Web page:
How do I prevent white powdery residue when using instant adhesives?

Laurie Gibbons
Adhesive Selection and Use, Troubleshooting
November 12, 2009

Frosting – Blooming – Chlorosis

Whatever you call it, we all recognize chlorosis as the unattractive white stuff that can sometimes occur when using instant adhesives.

The residue is a byproduct of the cure process of the adhesive. Once the monomer is in vapor form, it will react with moisture in the air, cure, and settle on the surface around the bond area.

The short answer to how to prevent blooming or frosting is “fast cure,” or choose one of the specialty low-blooming cyanoacrylate formulations.

Trace amounts of moisture on the substrate surfaces trigger cyanoacrylate cure. Cure speeds decrease in low humidity conditions. Cure speeds are slower when bonding acidic substrates such as wood or paper. They increase the time needed to achieve handling strength and full cure.

For best results, ventilate the work area.

Optimum results for curing cyanoacrylates start with using a minimal amount of adhesive. This helps to avoid “squeeze out” adhesive and minimizes or eliminates blooming. The end result is an aesthetically pleasing appearance and a strong bond.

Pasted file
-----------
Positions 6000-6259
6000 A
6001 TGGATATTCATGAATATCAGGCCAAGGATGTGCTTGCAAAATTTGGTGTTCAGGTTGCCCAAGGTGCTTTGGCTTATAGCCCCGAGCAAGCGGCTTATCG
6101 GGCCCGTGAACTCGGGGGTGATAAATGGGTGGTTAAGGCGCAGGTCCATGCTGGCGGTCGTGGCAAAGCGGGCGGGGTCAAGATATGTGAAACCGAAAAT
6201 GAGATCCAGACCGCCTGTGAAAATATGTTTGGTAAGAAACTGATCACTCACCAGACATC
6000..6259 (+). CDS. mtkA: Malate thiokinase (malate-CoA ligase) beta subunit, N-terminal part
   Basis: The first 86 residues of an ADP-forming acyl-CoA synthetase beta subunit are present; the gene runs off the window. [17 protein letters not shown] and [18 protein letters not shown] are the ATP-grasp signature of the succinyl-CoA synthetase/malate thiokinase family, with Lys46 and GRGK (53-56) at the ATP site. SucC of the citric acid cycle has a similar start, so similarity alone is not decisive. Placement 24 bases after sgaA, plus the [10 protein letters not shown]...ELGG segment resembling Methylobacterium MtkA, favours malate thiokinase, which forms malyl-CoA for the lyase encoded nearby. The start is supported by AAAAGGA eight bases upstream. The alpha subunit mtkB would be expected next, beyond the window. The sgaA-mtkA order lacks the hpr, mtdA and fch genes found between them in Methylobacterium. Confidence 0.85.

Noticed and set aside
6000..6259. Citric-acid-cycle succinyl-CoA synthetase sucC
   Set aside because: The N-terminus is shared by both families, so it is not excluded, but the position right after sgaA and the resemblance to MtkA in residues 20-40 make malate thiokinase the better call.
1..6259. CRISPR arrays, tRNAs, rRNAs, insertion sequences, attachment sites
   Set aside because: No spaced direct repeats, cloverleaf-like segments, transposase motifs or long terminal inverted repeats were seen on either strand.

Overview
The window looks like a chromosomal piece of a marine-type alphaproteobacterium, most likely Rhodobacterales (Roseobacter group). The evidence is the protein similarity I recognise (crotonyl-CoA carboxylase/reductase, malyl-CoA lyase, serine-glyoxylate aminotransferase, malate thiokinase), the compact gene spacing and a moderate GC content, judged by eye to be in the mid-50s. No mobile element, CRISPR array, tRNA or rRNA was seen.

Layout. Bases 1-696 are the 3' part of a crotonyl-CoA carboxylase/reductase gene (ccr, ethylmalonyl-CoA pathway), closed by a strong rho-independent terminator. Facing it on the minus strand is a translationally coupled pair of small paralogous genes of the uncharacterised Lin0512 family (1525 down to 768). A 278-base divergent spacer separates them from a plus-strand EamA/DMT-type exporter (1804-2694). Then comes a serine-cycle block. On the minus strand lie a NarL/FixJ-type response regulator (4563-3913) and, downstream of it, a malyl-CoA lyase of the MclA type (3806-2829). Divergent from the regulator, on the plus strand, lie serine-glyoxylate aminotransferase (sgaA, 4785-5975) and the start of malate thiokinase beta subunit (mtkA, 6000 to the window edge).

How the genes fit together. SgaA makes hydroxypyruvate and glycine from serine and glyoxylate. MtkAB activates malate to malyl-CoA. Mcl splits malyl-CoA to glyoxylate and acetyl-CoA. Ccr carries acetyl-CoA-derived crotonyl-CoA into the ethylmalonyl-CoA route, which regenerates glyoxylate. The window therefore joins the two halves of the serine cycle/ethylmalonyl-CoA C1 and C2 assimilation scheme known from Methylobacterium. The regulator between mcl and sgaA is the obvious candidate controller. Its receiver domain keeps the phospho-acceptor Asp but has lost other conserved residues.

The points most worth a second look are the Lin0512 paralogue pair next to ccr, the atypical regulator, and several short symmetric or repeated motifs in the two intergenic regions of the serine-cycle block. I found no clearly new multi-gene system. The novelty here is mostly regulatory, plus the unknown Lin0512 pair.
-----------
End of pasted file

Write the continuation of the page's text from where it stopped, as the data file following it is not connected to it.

Use an accelerator to increase the cure speed of the adhesive. For acidic or porous surfaces, apply the accelerator to the substrate before the adhesive. For curing adhesive outside the joint, spray the accelerator onto the adhesive.

Choose a low odor / low bloom product

These formulations have a lower vapor pressure and higher molecular weight to minimize blooming and reduce the characteristic odor associated with instant adhesives. Low odor/low bloom cyanoacrylates have a lower resistance to operating temperatures and may not be suitable for all applications.

The appearance of blooming is primarily an aesthetic consideration. But it is a particular concern when manufactured devices are packed immediately after assembly. This can cause volatiles to be trapped before they have a chance to polymerize and go on to cause blooming.

In summary, choosing the correct cyanoacrylate formula (with or without an accelerator) for the component substrates, along with recommended environmental working conditions to stimulate a fast cure, are the steps needed to reduce or prevent blooming, or chlorosis, when bonding with cyanoacrylate adhesives.

For further help and advice, please contact Permabond.

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